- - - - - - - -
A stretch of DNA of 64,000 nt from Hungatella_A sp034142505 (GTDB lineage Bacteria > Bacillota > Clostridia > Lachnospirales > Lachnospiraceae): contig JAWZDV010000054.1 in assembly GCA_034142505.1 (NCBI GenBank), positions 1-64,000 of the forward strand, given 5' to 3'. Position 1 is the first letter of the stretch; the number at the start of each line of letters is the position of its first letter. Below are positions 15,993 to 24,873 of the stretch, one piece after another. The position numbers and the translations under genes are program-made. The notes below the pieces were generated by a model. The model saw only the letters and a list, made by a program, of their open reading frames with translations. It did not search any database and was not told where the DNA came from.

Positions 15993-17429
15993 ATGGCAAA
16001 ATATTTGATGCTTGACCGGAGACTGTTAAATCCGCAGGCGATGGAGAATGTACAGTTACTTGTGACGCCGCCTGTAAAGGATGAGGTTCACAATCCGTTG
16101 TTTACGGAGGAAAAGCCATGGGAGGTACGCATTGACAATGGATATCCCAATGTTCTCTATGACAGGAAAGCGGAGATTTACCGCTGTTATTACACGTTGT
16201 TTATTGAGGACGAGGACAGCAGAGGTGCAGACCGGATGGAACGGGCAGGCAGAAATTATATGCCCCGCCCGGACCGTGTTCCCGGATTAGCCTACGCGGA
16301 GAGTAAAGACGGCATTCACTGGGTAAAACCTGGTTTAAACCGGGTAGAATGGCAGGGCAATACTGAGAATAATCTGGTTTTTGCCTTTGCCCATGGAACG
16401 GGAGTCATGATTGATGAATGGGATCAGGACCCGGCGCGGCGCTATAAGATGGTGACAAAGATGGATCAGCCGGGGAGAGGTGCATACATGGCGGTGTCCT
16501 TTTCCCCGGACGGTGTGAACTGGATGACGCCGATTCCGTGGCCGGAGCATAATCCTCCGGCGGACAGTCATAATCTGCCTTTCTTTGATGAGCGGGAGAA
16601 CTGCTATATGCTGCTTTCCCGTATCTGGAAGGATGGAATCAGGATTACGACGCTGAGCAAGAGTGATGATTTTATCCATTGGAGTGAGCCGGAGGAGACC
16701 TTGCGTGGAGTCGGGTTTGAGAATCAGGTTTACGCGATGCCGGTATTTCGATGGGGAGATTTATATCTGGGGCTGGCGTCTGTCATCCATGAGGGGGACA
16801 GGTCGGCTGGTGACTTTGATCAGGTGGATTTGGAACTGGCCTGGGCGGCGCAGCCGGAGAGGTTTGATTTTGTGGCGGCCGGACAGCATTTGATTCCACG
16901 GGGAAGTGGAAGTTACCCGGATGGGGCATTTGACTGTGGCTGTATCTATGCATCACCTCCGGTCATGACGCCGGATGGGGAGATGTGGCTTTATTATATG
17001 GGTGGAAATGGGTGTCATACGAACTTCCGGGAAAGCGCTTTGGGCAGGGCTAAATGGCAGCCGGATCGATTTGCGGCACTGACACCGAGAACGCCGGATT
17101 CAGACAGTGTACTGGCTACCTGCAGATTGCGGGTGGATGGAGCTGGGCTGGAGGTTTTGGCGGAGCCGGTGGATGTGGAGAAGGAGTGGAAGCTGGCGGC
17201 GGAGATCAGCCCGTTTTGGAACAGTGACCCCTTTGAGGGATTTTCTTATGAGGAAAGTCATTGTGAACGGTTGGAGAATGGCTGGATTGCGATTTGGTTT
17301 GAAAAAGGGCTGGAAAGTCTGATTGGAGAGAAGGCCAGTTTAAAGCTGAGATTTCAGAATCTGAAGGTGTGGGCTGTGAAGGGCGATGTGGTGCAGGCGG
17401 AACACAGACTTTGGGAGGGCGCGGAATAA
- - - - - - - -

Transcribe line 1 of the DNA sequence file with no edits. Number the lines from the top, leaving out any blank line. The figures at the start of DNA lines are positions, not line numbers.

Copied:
A stretch of DNA of 64,000 nt from Hungatella_A sp034142505 (GTDB lineage Bacteria > Bacillota > Clostridia > Lachnospirales > Lachnospiraceae): contig JAWZDV010000054.1 in assembly GCA_034142505.1 (NCBI GenBank), positions 1-64,000 of the forward strand, given 5' to 3'. Position 1 is the first letter of the stretch; the number at the start of each line of letters is the position of its first letter. Below are positions 15,993 to 24,873 of the stretch, one piece after another. The position numbers and the translations under genes are program-made. The notes below the pieces were generated by a model. The model saw only the letters and a list, made by a program, of their open reading frames with translations. It did not search any database and was not told where the DNA came from.